History Walks, Talks and Books by David Clarke – more than just footsteps on a path. Inspiring, exploring and discovering unique walks with a sense of history. Long walks and short walks, there’s something for everyone.
Explore the history and the industrial past of the High Weald Area of Outstanding Natural Beauty, on a walk between the four great National Trust properties; Bodiam Castle, Sissinghurst Castle, Scotney Castle and Bateman’s.
Re-walked, revised and updated for 2019, the guidebook takes you on a journey through an Area of Outstanding Natural Beauty across Kent and East Sussex
“It’s a highly original work and the well-written guidebook is full of interesting historical information including smugglers’ tales, rebellions, industry and murders.” Walk, the magazine of The Ramblers, March 2016.
From History Walks, Talks and Books – More than just footsteps on a Path.
1066 Harold’s Way is to be a ‘Waymarked Trail’ for 2019.
1066 Harold’s Way has been adopted by Beyond Marathon for their 2019 Ultra Marathon event 1066.run to be completed over the weekend of 6th to 7th July 2019 and in the spirit of the men of King Harold’s army they aim to finish in 30 hours.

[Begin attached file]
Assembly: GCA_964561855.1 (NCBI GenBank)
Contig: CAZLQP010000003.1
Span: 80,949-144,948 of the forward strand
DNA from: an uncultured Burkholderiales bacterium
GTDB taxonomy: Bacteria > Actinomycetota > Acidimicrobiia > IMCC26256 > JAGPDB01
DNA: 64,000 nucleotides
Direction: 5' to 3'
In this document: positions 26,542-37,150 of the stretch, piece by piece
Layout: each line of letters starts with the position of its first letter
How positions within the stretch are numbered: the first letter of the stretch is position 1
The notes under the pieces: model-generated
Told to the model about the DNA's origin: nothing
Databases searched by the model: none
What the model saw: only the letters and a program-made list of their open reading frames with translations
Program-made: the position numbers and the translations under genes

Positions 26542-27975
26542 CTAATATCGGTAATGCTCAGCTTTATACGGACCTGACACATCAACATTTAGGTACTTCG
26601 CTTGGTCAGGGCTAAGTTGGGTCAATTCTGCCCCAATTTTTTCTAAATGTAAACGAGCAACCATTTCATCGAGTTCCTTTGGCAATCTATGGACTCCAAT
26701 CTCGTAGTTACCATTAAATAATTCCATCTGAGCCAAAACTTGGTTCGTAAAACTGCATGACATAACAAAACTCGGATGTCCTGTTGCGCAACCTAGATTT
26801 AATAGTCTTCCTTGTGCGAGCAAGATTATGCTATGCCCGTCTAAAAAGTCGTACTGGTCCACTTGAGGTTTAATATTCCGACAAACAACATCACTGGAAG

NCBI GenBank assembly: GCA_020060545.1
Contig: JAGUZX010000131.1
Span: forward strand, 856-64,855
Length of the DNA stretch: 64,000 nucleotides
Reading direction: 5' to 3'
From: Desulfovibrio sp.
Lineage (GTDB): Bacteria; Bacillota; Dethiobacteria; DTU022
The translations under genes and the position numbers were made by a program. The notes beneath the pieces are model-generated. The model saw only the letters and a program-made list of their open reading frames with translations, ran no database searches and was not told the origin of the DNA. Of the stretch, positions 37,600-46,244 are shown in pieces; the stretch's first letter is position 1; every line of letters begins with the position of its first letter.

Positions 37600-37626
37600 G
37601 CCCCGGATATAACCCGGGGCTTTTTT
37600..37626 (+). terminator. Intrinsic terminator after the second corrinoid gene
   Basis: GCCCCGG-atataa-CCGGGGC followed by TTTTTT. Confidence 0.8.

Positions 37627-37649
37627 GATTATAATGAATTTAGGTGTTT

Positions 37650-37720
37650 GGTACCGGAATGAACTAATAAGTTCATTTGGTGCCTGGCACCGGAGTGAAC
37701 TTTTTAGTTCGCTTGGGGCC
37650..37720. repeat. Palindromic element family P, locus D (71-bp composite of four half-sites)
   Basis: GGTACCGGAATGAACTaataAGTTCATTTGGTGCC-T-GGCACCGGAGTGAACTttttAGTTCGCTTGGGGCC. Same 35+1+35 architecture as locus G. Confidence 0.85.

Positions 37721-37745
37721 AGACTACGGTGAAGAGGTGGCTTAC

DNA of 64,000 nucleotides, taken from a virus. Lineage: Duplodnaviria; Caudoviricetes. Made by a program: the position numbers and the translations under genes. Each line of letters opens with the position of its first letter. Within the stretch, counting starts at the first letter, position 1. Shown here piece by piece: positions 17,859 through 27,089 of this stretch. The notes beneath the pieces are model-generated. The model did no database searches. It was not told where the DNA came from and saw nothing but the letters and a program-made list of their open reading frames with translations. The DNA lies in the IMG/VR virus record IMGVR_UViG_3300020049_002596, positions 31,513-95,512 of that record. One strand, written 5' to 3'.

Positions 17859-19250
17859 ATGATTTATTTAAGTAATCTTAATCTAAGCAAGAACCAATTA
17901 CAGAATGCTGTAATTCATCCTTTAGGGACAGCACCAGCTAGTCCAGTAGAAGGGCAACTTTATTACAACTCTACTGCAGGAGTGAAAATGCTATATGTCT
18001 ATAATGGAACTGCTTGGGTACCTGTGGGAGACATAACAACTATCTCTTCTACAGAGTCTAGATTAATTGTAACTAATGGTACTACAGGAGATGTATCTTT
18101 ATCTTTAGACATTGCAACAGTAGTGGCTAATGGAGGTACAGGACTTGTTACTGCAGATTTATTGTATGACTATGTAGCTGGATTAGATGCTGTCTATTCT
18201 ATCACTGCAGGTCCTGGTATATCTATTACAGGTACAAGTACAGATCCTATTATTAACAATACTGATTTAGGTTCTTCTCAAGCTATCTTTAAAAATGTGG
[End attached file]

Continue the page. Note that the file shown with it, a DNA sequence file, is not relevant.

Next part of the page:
My especial thanks to Mark and Richard of Beyond Marathon who have undertaken to waymark the whole route for the benefit of the competing runners and for all future walkers inspired by King Harold’s epic march to battle.
London, 11th October 1066
“Listen carefully. Cross London Bridge and turn left at Watling Street, it should be signposted Rochester, Canterbury and Dover. When you get to the big river and the old Roman bridge stop, the army will camp there the night. Tomorrow, turn right – south, along another Roman road to Maidstone and Bodiam. Wait for me there and we will cross the estuary together before meeting with the rest of our army at the Old Hoar Apple Tree, Caldbec Hill on the 13th. Everybody knows where to meet and how to get there – good, off you go and be careful – we have a battle to fight. Don’t get lost!”
Following the new ‘Waymarked Trail’ would have helped King Harold’s men.
Walking Capital to the Coast. Walking 1066 Harold’s Way from Westminster Abbey to Battle Abbey and Hastings Castle.